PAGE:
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The Devil’s Isle – Day One

by Patrick O'Halloran
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The Devil’s Isle. So named by the early Spanish settlers here. Soon after their arrival, they were dismayed by the cacophony of shrill bird song they could hear at night. Something they said sounded not unlike a woman screaming. So dismayed by this along with other perceived evil creatures of the deep that they soon left the islands leaving it ripe for the taking by the British. The Brits were less dismayed by the noisy birds, soon discovering they tasted a lot like chicken and proceeded to kill and eat most of them. Problem solved. The British influence on Bermuda remains to this day.

At around 9am we get our first sight of The Devils Isle as Eclipse sails close to its northernmost tip. The sea water has turned a noticeable shade of blue where it shallows near the coast. The pilot joins the ship soon after and guides our ship on a north-westerly route around the island and down its west coast until we reach the Royal Dockyards. We dock at Heritage Quay with a clear view of the Commissioners House on the hill overlooking the dock.

We had a dilemma in coming to Bermuda for the first time. We wanted to see as much as we could in the limited time we had here. We were lucky that our stop was an overnight one but we still only had 24 hours. Our initial plan was to explore the Dockyard, have an early dinner on the ship, then do our planned sunset catamaran cruise and then take the ferry over to the capital Hamilton in the evening. We were thwarted in that the ferries stop running early evening which meant they only way to return was by road. A 70-minute journey compared to the 20-minute ferry crossing. So instead we decided to go visit Hamilton as soon as we docked.

We head out from Eclipse and make our way to the Visitor Centre to buy our tokens for the ferry. We get there just ahead of most people as the line grows very long soon afterwards. We board the ferry and are soon crossing the sound over to Hamilton. Gorgeous, and obviously expensive, looking houses can be seen to the left. Once docked we make sure to check the time of return ferries as we don’t want to be late for our excursion later.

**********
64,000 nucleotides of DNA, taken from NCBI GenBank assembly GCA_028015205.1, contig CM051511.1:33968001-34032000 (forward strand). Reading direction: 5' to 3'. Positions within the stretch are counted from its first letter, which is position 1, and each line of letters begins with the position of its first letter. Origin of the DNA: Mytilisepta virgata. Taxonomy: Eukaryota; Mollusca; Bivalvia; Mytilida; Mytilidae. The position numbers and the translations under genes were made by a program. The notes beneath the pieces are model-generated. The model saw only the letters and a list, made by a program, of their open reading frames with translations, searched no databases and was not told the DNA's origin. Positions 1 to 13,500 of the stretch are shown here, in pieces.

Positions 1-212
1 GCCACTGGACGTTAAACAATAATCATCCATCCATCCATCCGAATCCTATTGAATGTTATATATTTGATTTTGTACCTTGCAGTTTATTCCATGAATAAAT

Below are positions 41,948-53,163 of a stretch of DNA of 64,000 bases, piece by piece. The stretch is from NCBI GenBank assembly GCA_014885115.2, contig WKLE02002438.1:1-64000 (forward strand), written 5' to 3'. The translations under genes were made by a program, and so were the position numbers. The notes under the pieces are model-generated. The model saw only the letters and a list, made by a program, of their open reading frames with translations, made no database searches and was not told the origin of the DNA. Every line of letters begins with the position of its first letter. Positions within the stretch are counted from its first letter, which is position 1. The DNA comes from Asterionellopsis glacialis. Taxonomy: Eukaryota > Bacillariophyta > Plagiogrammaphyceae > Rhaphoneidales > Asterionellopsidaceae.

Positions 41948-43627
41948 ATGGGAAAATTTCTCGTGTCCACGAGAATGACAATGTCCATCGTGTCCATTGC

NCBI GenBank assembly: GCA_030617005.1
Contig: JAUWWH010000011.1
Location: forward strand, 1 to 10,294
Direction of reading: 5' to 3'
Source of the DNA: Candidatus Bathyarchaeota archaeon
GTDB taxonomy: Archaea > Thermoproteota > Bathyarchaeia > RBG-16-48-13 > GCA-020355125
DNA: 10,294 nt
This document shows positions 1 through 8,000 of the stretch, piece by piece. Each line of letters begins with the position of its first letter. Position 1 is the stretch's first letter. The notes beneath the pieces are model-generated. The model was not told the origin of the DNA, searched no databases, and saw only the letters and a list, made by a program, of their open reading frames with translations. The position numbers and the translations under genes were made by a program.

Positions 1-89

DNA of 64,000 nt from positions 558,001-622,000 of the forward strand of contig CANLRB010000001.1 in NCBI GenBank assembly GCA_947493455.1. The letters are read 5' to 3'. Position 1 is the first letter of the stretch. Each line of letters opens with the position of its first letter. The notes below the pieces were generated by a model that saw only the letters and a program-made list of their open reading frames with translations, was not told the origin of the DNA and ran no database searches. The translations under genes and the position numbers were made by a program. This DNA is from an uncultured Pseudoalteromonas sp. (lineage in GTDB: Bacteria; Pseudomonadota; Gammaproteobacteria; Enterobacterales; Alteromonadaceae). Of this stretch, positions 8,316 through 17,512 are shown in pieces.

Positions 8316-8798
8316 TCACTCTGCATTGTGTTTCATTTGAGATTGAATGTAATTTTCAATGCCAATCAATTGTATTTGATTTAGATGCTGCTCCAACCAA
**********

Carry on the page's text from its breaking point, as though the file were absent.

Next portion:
Hamilton is very small so there is not a lot to see. We learn very quickly that you would need deep pockets to live here. It’s very expensive. As an example, we find ourselves in a local supermarket looking for sweets to take home with us (we buy Rum Cake instead). We spot they sell a lot of familiar British products. Noticeably tins of celebration, heroes and quality street chocolates. Back home you can pick up for £5 per tin. Here the same would set you back £22…eek. Good cure for chocolate addiction.

We wander the narrow streets and up to the impressive looking church and parliaments buildings. A stroll through a quaint looking park where office works are lunching. We see so many guys wearing the traditional Bermuda Short with long socks. They look kinda comical. Doesn’t stop Peter buying himself a pair of shorts although he does skip the long socks. After a nice ice cold beer, we head back to the ferry for the trip back to the Royal Dockyards.

We get back aboard, shower and change and head out to the pier again to join our tour. It’s a White Night Catamaran Sunset Cruise. The theme as you guessed is white. It’s easy to spot our fellow cruisers as most are dressed accordingly. Some clearly didn’t get the memo. Since when did beige become white?

We were met on the pier by the captain of the vessel who escorted us all personally to the Rising Son ll Catamaran. There we meet and are introduced to the other 3 members of the crew. All were very friendly and pleased to have us on board. There was plenty of alcohol freely available in the shape of Champagne and Rum Swizzles (delicious). Peter and I sit toward the front of the ship with a few other guests. The rest stayed at the back where the drink is.

One of the crew joined us up front and gave out lots of information on the route we would take as well as the history of the islands, it’s inhabitants (both human and animal) and lots of fun and interesting facts all told in a tongue in cheek manner.

We sailed close by to the houses of some of the wealthy people of Bermuda that we saw earlier on the ferry. Prices are eye-watering. We sail almost to Hamilton again before turning around and heading back toward the Royal Dockyard through a group of small islands. We were treated to a stunning sunset and the crew had timed the position of the boat to perfection to enable us to enjoy it to the max.

It’s dark by the time we come ashore. We have a quick walk around the docks themselves but most shops have shut up although there are a couple of pubs open. We head back onboard the ship and prepare for dinner. Rather than our usual routine, we head up to the Sunset Bar at the back of the ship. As we are docked overnight there is a nice view of the dockyard all lit up. Mhairi & Graham had the same idea as they are sat up here and so we join them for a couple of drinks.

Dinner is in Moonlight. Service and food are gain excellent. Our Sommelier was pouring our wine before we had even sat down.

We end the night up on the pool deck for the first pool party of the cruise. The nighttime temperatures are now nice and balmy. We would never have been able to do this last week during the crossing. It’s well attended with people hopping along to a variety of popular songs and older classics. It’s a fun end to a great day.

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